One of his coworkers take a screenshot and presents it to you. Bob named the company, and many people have replied and retweeted his tweet. As a result, you call Bob into the office and tell him that he has violated the company’s social media policy, and for doing such, you are suspending him for two weeks without pay.
This is illegal retaliation for concerted activities. According to the National Labor Relations Board:
If employees are fired, suspended, or otherwise penalized for taking part in a protected group activity, the National Labor Relations Board will fight to restore what was unlawfully taken away.
In other words, employees are allowed to discuss their working conditions with their coworkers, and talking about pay is covered by that law. It doesn’t matter that many others saw it on Twitter. The National Labor Relations Board still considers his comments concerted action.
Now, of course, there cases where retaliation is much more distinctly visible. Steve complains of racial discrimination. You immediately fire Steve for a poor attitude. But activities and actions like transfersare a lot more difficult to pin down.
Is Retaliation Always Illegal?
It’s not. Retaliation is only illegal when the action that precedes the retaliation is protected by law. This can vary from state to state. It’s always illegal to retaliate against an employee for actions such as sexual harassment, racial discrimination, and concerted workplace activities. Some states have whistleblower protections that protect employees who bring up any variety of illegal activities, but not all.
If an employee makes a complaint that is unfounded, retaliation can be legal, and it can be illegal. For instance, if Jane complains that John is sexually harassing her, and you investigate and find out that actually John just asked her out one time. Factually, you found that Jane said no and he never bothered her again.
But, you still cannot retaliate against Jane as long as she genuinely believed that John behaved illegally. But, if you investigate and find out that Jane wanted John’s better shift, so she made up her complaint, then you can take action and retaliate.
The critical issue is that an employee must have a sincere belief that what they reported is illegal. Otherwise, retaliation is allowed.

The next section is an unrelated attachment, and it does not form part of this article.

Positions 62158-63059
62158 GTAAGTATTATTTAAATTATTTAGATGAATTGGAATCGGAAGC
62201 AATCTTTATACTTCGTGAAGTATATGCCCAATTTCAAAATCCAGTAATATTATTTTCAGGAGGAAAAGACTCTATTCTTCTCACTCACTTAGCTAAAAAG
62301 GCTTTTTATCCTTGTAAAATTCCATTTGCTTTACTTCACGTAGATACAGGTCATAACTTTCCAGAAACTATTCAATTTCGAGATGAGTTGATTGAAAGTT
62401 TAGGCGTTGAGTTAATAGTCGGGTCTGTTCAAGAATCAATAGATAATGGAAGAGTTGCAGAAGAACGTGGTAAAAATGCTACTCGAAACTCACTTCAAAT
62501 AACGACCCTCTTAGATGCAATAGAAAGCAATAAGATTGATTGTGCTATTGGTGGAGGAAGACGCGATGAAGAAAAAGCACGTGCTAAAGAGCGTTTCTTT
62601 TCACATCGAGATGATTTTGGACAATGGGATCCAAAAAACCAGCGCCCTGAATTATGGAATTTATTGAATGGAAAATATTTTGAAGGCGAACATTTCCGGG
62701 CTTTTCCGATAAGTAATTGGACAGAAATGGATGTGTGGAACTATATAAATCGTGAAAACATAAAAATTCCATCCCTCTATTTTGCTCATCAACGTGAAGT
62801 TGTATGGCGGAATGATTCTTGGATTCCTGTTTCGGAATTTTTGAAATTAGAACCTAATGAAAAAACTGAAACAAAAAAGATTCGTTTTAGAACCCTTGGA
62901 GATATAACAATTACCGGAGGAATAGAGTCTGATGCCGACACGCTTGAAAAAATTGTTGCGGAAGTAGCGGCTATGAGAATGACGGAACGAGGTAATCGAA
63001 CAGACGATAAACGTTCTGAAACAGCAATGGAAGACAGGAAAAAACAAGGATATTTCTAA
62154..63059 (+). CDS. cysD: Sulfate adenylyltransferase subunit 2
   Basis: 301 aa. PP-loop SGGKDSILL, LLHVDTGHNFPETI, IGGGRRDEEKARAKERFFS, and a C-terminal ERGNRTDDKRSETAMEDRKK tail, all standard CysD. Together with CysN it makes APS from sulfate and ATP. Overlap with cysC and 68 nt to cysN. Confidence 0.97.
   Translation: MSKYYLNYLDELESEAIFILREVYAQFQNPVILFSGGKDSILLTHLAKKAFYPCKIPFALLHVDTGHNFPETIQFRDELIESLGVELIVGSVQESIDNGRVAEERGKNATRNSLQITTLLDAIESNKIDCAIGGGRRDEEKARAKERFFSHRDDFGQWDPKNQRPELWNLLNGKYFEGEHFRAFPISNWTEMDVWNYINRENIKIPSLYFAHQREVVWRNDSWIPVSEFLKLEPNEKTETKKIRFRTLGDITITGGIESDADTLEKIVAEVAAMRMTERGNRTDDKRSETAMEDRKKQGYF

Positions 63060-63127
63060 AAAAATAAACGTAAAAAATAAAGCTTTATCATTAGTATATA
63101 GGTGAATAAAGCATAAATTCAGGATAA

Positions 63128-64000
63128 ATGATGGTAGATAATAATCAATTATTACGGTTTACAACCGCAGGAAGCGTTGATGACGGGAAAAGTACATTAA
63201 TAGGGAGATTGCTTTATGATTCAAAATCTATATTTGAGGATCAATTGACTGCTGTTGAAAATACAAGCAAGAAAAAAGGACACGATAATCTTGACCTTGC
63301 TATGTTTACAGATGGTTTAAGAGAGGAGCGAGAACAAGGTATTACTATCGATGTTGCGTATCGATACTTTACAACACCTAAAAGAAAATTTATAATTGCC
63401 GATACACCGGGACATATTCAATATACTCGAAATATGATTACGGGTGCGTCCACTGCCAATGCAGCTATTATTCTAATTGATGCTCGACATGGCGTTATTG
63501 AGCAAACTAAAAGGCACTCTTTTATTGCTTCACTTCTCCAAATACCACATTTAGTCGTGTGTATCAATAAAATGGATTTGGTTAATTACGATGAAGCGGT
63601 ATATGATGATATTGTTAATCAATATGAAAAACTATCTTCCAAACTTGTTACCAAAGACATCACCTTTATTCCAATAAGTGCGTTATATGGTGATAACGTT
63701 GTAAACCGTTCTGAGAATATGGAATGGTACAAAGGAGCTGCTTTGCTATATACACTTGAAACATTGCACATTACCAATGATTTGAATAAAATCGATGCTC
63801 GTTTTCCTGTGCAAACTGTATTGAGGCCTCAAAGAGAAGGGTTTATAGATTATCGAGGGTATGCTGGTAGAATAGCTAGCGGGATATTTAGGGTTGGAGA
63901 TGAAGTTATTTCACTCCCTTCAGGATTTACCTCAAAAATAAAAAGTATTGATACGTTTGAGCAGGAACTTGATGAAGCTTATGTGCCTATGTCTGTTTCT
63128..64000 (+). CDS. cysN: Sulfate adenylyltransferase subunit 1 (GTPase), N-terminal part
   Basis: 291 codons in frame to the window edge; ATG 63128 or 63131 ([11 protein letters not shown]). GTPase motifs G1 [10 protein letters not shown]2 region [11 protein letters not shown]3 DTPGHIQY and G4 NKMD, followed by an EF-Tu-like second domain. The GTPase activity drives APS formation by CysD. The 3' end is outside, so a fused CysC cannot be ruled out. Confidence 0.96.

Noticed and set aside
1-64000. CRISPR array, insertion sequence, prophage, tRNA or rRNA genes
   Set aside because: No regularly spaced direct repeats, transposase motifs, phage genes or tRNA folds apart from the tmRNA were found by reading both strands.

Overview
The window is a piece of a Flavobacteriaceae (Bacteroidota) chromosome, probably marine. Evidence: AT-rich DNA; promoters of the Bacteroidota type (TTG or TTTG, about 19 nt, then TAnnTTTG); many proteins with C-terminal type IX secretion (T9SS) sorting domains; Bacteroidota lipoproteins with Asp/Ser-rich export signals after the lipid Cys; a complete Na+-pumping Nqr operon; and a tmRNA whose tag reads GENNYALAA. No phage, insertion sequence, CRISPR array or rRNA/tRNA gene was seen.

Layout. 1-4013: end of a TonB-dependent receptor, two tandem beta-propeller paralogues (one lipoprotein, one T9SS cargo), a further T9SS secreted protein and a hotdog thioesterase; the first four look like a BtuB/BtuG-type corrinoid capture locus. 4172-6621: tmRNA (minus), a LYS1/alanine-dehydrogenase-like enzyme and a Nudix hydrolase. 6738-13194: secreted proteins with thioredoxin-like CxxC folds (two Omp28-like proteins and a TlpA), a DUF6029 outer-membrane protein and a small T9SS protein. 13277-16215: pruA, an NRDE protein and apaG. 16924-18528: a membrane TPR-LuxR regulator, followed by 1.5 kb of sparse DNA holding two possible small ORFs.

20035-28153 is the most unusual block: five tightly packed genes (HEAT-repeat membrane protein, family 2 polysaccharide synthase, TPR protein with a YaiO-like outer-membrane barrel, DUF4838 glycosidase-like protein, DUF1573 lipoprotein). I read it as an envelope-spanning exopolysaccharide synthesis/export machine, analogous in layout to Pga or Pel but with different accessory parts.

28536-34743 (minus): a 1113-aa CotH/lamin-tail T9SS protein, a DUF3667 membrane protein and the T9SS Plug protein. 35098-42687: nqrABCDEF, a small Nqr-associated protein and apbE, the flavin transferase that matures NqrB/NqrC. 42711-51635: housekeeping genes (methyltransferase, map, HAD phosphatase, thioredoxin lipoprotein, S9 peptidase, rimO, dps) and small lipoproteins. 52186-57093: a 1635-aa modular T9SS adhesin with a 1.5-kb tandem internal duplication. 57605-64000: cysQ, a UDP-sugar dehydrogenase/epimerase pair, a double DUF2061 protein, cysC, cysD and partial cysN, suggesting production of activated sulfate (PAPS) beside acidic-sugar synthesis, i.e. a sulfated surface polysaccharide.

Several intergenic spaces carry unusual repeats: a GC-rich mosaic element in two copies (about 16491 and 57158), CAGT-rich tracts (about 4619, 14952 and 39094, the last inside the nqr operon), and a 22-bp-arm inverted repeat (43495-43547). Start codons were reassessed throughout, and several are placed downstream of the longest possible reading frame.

Retaliation Doesn’t Stop Consequences
You may have a situation in which an employee is a poor performer, and just before you were going to discipline or terminate the employee, he files a complaint. That complaint doesn’t negate any other performance or employee actions. However, if you don’t have the documentation before the claim, acting after he files the complaint will look like illegal retaliation.
If you have documentation, you can continue along the disciplinary path, but do consider that the poor performance is a result of the harassment or discrimination, rather than an entirely separate situation.
How Do You Stop Retaliation?
Making a simple policy of “no retaliation” won’t solve all of your problems. (Of course, a policy never solves all problems.) You have to consider each situation carefully and on its own merits. Going back to Jane and John, how do you respond? If you determine John’s behavior wasn’t severe enough for punishment, yet Jane doesn’t wish to work with him anymore, how do you proceed?
If you transferred John to the less desirable shift, you are punishing him for something he didn’t do. Transferring Jane is retaliation as long as she had a sincere belief that John harassed her. Resolving such a situation can take serious negotiation and careful thought.
You may also need to sit down with Jane and explain why John’s behavior was not harassment, and that if she wishes to move to a different shift, you can do that, but otherwise, she still has to work with John. Explain to her that to transfer John when you have concluded that he did no wrong—is the wrong decision for the business.
You need to train your managers not to retaliate, and to report all protected complaints to HR. That will help you ensure that no retaliatory decisions happen and that you investigate all potential allegations.
Remember, if an employee sues you and you win on the facts, you can still lose on reported retaliation if you treated the complainant poorly. That’s why it’s critical to think through your actions before you take them and even consider discussing the right course of action with an employment law attorney.
If you are a federal employee or job applicant, the law protects you from discrimination because of your race, color, religion, sex (including gender identity, sexual orientation, and pregnancy), national origin, age (40 or older), disability or genetic information. The law also protects you from retaliation if you oppose employment discrimination, file a complaint of discrimination, or participate in the EEO complaint process (even if the complaint is not yours.)
There are also federal laws and regulations and Executive Orders(which are not enforced by EEOC) that prohibit discrimination on bases such as sexual orientation, marital status, parental status, or political affiliation.
If you are a federal employee or job applicant and you believe that a federal agency has discriminated against you, you have a right to file a complaint. Each agency is required to post information about how to contact the agency’s EEO Office. You can contact an EEO Counselor by calling the office responsible for the agency’s EEO complaints program.
The first step is to contact an EEO Counselor at the agency where you work or where you applied for a job. Generally, you must contact the EEO Counselor within 45 days from the day the discrimination occurred.